Life cycle impact assessment (LCIA) and comparative risk assessment (RA) use the same building blocks for analyzing fate and potential effects of toxic substances. It is tacitly assumed that emission-effect calculations can give uniform and decisive answers in debates on toxicity problems. For several decades, mainstream policy sciences have taken a different starting point when analyzing decision making on complex, controversial societal issues. Such controversies in essence are thought to be caused by the fact that different actor coalitions adhere to a different, but in scientific terms equally reasonable, conceptualization or "framing" of the problem. A historical, argumentative analysis of the Dutch chlorine debate and the Swedish PVC debate shows that this is also true in the discussions on toxic substances. Three frames have been identified, which were coined the "risk assessment frame," "the strict control frame," and the "precautionary frame." These frames tacitly disagree about the extent of knowledge/ignorance about the impacts of substances, the robustness/fallibility of emission-reduction schemes, and the robustness/vulnerability of nature. The latter frame, adhered to by environmentalists, seeks to judge substances mainly on their inherent safety. Under the current institutional arrangements and practices, RA and LCIA are executed mainly in line with the philosophy expressed by the risk assessment frame. This article gives various suggestions for dealing with framing in debates on toxic substances. One of the options is elaborated in somewhat more detail, i.e., the development of multiple indicators and calculation schemes for RA and LCIA that reflect the different frames. An outline is given for a possible indicator system reflecting the precautionary principle.
Biomonitoring survey conducted with glaucous gulls from Svalbard have demonstrated that this top-predator-scavenger species accumulates a wide array of chemicals of environmental concern, including organohalogens, trace elements, organometals, and several non-halogenated and non-metallic-compounds. Among these contaminants are those subjected to global bans or restrictions in North America and Europe (e.g., legacy OC's, penta-, and octa-PBDE technical mixtures and mercury). In addition, some currently produced chemicals were found in gulls that lack and global use regulation (e.g., deca-PBDE , HBCD, and other non-PBDE BFR additives, siloxanes, and selected PFASs). Svalbard glaucous gulls are also exposed to contaminant metabolites that, at time, are more bioactive than their precursors (e.g., oxychlordane, p,p'-DDE, OH- and MeSo2-PCBs, and OH-PBDEs) Concentrations of legacy OCs (PCBs, DDTs, CHLs, CBzs, dieldrin, PCDD/Fs, and mirec) in tissues, blood, and eggs of Svalbard glaucous gulls have displayed the highest contamination levels among glaucous gull populations that inhabit Greenland (Cleemann et al. 2000) Jan Mayen (Gabrielsen et al. 1997), Alaska (Vander Pol et al. 2009), and the Canadian Arctic (Braune et a. 2005). To date, measurements obtaines on more novel organohalogens (e.g., OH- and MeSo2-containing metabolites, BFRs and PFASs) in Svalbard glaucous gull samples generally confirm that the spatial and trophodynamic trends of the legacy OC concentrations, whereas no clear trend emerges from surveys of trace elements and organometals. Using the glaucous gull as biosentinel species provides clear evidence that Svalbard and the European Arctic environment is exposed to a complex mixture of legacy and more recently introduced PBT-like substances.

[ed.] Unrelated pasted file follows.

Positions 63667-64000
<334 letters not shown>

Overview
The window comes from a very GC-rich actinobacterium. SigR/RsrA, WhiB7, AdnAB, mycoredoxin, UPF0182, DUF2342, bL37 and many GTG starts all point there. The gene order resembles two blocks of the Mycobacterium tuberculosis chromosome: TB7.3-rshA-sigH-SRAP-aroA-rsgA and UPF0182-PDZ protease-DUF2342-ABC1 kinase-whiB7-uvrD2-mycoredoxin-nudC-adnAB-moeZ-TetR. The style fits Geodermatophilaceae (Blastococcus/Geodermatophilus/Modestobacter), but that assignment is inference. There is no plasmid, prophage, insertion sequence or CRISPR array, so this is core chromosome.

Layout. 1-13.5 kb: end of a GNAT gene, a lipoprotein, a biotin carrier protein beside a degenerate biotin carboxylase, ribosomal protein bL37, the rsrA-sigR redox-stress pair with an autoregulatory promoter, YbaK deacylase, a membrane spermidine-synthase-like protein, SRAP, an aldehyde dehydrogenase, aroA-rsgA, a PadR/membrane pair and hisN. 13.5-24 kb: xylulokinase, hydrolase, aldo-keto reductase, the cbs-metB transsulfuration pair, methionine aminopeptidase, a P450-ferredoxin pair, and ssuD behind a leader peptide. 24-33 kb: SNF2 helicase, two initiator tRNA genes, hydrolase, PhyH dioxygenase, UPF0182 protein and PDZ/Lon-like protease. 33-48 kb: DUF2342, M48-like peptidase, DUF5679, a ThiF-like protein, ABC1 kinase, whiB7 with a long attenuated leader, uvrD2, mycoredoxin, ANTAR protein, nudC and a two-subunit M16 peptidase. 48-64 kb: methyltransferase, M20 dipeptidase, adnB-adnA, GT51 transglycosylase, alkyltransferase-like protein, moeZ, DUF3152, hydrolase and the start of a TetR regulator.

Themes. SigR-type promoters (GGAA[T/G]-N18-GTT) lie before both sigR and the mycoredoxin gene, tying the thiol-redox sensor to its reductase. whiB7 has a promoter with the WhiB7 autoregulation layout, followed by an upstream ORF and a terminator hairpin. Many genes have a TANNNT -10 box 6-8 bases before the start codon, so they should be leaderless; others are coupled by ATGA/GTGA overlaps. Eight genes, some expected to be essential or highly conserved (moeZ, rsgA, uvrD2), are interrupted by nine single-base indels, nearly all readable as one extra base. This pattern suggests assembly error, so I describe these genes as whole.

The ecological footprint method has been successful in communicating environmental impacts of anthropogenic activities in the context of ecological limits. We introduce a chemical footprint method that expresses ecotoxicity impacts from anthropogenic chemical emissions as the dilution needed to avoid freshwater ecosystem damage. The indicator is based on USEtox characterization factors with a modified toxicity reference point. Chemical footprint results can be compared to the actual dilution capacity within the geographic vicinity receiving the emissions to estimate whether its ecological limit has been exceeded and hence whether emissions can be expected to be environmentally sustainable. The footprint method was illustrated using two case studies. The first was all inventoried emissions from European countries and selected metropolitan areas in 2004, which indicated that the dilution capacity was likely exceeded for most European countries and all landlocked metropolitan areas. The second case study indicated that peak application of pesticides alone was likely to exceed Denmark's freshwater dilution capacity in 1999-2011. The uncertainty assessment showed that better spatially differentiated fate factors would be useful and pointed out other major sources of uncertainty and some opportunities to reduce these.